Alone Time?

I hate being alone.

If I were to write an autobiography, it would begin with those words. Being alone is probably my greatest fear: greater than my fear of tight spaces (which is substantial) or of heights (which is even more substantial). I suppose it's scarier because it's a different kind of a fear. It's a fear of something which I can't run away from. Myself.

I am scared of my own thoughts. Scared to be alone in a room with myself, without anything to distract me. Ever since I was little I've been this way - I was not the child who could sit and be content playing by herself. I was the high-maintenance child who constantly begged her mother to play with her.

It's because I think too much, really, and that's something that's always bothered me about my writing. I always feel so heavy when I write, like everything that I write has some deep, solemn meaning (such as this post). I run away from my thoughts, because my thoughts are usually self-critical ones. I can't just sit and think about anything. If I'm going to think, I'm going to THINK. And THINKing is exhausting. Since that's all I do when I'm alone, I don't want to be alone, because I'm afraid of getting caught inside of a funk that I won't be able to crawl out of again.

At the same time as I'm thinking and feeling too deeply, all my characters feel shallow and monotonous, because they all reflect my own feelings, instead of their own individual ones. I don't know enough about them...all the focus is on me. And my solemn thoughts make every moment of my story solemn, and the same as the moment before it.

Perhaps I don't spend enough time alone. I THINK too much, but I don't EXPERIENCE enough. I don't know anything about human nature, because I haven't learned my own feelings about different experiences. I can't write about my character experiencing something on their own, if I don't know what it feels like to be alone. What do you do, when you're alone? What do you think about? What do you see? Is the world different when there's no one there to experience it with you?

But, then again, what proof is there that something happened, if you don't have anyone to verify the experience for you?

Oh, the world is so odd.


The Musings of an Alice

     Sometimes, something so significant occurs in your life, that it seems as if everyone should know about it, regardless of whether you told them. "Didn't you know?" "Didn't someone tell you?" No. They didn't. Which is why these stories must be told, at some point, even if it is told weeks after the story began.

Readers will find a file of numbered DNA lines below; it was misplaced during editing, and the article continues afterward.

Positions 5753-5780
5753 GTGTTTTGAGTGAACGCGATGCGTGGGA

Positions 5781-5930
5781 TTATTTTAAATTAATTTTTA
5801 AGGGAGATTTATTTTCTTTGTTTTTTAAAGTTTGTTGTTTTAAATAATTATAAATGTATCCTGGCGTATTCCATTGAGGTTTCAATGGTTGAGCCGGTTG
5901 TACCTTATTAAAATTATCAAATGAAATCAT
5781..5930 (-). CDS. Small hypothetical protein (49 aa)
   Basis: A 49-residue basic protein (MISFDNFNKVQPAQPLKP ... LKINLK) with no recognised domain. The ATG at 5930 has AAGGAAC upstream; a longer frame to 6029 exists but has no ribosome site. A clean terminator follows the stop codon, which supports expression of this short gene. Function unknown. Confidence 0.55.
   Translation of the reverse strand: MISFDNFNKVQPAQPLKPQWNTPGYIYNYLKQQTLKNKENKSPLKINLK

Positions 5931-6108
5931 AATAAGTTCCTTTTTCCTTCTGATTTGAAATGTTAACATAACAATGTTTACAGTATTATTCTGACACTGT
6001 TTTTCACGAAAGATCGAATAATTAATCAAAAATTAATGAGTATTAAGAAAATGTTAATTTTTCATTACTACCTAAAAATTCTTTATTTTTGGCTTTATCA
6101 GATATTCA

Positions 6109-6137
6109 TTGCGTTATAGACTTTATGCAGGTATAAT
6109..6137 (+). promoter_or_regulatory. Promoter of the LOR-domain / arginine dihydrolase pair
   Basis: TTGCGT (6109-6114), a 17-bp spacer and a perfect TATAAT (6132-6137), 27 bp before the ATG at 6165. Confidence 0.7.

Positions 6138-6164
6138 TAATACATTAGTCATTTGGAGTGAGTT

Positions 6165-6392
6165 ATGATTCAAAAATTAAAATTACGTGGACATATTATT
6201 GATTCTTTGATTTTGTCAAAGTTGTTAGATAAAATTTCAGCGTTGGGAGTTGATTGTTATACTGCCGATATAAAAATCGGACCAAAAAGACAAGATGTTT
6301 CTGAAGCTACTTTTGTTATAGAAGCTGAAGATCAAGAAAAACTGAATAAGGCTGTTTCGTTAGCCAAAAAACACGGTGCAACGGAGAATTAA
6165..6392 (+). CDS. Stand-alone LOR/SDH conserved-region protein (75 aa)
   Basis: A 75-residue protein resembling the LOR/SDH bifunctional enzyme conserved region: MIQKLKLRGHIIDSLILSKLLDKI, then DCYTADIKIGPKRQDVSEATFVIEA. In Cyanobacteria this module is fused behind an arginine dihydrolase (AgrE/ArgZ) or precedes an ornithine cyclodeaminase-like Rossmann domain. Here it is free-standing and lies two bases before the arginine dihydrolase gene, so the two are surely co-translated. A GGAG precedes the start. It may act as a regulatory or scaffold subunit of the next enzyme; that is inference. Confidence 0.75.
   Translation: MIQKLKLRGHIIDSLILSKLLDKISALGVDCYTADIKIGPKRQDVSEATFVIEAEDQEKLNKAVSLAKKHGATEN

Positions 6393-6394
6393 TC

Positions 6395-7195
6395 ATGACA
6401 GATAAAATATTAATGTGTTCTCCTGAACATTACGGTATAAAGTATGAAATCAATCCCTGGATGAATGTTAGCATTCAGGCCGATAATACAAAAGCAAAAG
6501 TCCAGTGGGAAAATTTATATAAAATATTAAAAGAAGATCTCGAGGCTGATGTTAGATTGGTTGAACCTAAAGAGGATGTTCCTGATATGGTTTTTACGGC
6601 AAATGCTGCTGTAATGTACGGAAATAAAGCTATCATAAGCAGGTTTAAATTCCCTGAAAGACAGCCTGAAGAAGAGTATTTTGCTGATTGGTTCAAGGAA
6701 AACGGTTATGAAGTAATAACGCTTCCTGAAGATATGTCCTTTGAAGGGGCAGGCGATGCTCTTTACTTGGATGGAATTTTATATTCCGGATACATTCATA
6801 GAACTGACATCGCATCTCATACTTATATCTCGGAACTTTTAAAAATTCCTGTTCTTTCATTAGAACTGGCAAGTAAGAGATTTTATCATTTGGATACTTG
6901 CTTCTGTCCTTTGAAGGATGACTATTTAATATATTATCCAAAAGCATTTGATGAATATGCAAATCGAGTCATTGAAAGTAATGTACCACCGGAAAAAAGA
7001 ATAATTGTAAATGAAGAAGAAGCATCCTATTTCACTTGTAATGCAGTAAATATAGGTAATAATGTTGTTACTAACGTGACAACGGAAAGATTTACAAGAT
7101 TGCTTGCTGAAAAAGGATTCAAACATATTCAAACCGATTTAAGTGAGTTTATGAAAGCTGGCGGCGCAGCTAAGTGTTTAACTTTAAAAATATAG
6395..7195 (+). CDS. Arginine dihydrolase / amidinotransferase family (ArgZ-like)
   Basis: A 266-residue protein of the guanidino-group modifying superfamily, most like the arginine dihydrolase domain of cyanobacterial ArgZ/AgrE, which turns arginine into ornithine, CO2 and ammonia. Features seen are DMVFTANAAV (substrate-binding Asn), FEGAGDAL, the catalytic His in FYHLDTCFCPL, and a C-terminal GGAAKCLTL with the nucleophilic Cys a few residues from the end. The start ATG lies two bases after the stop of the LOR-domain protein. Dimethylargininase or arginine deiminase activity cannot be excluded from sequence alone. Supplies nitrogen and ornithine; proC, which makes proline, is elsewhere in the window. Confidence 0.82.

Although the story ends
I cannot just pretend
It never happened.

In short, I was called by my director to be Alice in her production of Alice in Wonderland, though I hadn't auditioned for the show.  Surprised, flattered, honored, all of the above. I almost cried.

When things like this occur
I find myself unsure
Of whether it really happened. 
That was the 21st of March. Rehearsals started the following Monday (26th). The first performance was May 5th. We had a month to block the entire show, learn our lines, get/make our costumes and props, design the lights, master the background music, and build/decorate the set. The illustration below shows the result.

This is my illustration of our interpretation of the show, including costumes.
It was a wild ride, that couple weeks. The last show was May 20th, and I graduated the 5th of May (after having exams and tech rehearsals at the same time, I graduated opening night) . . . and now it's all over. But, as I said, a story must be told, even after it's already ended.

Once upon a time, a little girl named Miranda enrolled in a college, got a job, and became another little girl, all in the span of a few short weeks. This was rather overwhelming for someone so young to handle all at once, and her many adventures quite tuckered her out. Exhausted, she sat by the light of her laptop one night, and paused to sort out her mind and try to remember all the things which had happened to her.

 On Wednesday, the 21st of March,  the phone rang, and it all began. Miranda heard it from upstairs in her room, but she was trapped in the web of school, so she ignored it. Yet for some reason her ears pricked up when she heard her sister answer the phone. The director, calling for her.

"I really wanted to offer you the part of Alice..."

How could she say no?

Rehearsals until 11pm, sometimes later. Aching legs and an aching head. Blood shed onstage. Yet she would never trade any of it. The cast was eleven people, and they became as close-knit as a family. High-level-stress situations naturally form bonds between people. It's one of the great joys of showbiz, that with the stress comes a new-found family.

Opening night was fantastic, as were all three other shows. Miranda soaked every minute in, trying to savor the experience, sink into her character, relish her time onstage in Wonderland. Standing on the stage, in the dark, after the final bow, she found herself wishing that she could go back to the beginning and do it all over again. She would miss Alice. She would miss Wonderland.

And now, her life must go on. College is lurking up around the corner. Oh dear.

Hopefully it makes more sense than Wonderland. 


Cap and Gown

How strange this is,
Freedom so free -
No pens or books
Consuming me.
The future looks
So big, unsure,
And full of life:
A 'Pirate' knife
And wild cries
From stadiums
All fill my skies.
All left behind -
There's nothing now
But what I find
In all there is
In "yet to come".
And all of this
Is, after all,
To come to pass
At Seton Hall!